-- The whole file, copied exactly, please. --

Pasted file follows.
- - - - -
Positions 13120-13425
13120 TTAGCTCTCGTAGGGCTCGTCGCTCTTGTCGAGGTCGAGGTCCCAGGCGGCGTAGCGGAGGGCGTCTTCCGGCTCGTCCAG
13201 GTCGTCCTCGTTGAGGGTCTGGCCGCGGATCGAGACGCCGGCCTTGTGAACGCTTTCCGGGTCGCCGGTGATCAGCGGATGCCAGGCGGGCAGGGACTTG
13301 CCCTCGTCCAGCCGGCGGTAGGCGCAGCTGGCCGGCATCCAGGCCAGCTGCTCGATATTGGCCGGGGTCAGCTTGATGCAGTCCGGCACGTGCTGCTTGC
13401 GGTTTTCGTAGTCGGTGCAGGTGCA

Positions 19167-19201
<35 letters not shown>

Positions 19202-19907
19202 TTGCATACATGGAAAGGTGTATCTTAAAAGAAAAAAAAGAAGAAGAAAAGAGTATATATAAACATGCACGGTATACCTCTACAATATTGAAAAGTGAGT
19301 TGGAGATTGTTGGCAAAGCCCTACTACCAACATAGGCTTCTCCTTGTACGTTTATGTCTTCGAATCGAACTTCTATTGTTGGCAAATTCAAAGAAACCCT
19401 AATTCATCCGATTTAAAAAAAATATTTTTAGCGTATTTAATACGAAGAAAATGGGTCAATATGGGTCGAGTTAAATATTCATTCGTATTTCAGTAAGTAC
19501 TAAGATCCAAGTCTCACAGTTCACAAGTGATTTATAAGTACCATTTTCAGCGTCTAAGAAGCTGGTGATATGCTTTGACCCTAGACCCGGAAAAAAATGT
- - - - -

Positions 13120-13425
13120 TTAGCTCTCGTAGGGCTCGTCGCTCTTGTCGAGGTCGAGGTCCCAGGCGGCGTAGCGGAGGGCGTCTTCCGGCTCGTCCAG
13201 GTCGTCCTCGTTGAGGGTCTGGCCGCGGATCGAGACGCCGGCCTTGTGAACGCTTTCCGGGTCGCCGGTGATCAGCGGATGCCAGGCGGGCAGGGACTTG
13301 CCCTCGTCCAGCCGGCGGTAGGCGCAGCTGGCCGGCATCCAGGCCAGCTGCTCGATATTGGCCGGGGTCAGCTTGATGCAGTCCGGCACGTGCTGCTTGC
13401 GGTTTTCGTAGTCGGTGCAGGTGCA

Positions 19167-19201
<35 letters not shown>

Positions 19202-19907
19202 TTGCATACATGGAAAGGTGTATCTTAAAAGAAAAAAAAGAAGAAGAAAAGAGTATATATAAACATGCACGGTATACCTCTACAATATTGAAAAGTGAGT
19301 TGGAGATTGTTGGCAAAGCCCTACTACCAACATAGGCTTCTCCTTGTACGTTTATGTCTTCGAATCGAACTTCTATTGTTGGCAAATTCAAAGAAACCCT
19401 AATTCATCCGATTTAAAAAAAATATTTTTAGCGTATTTAATACGAAGAAAATGGGTCAATATGGGTCGAGTTAAATATTCATTCGTATTTCAGTAAGTAC
19501 TAAGATCCAAGTCTCACAGTTCACAAGTGATTTATAAGTACCATTTTCAGCGTCTAAGAAGCTGGTGATATGCTTTGACCCTAGACCCGGAAAAAAATGT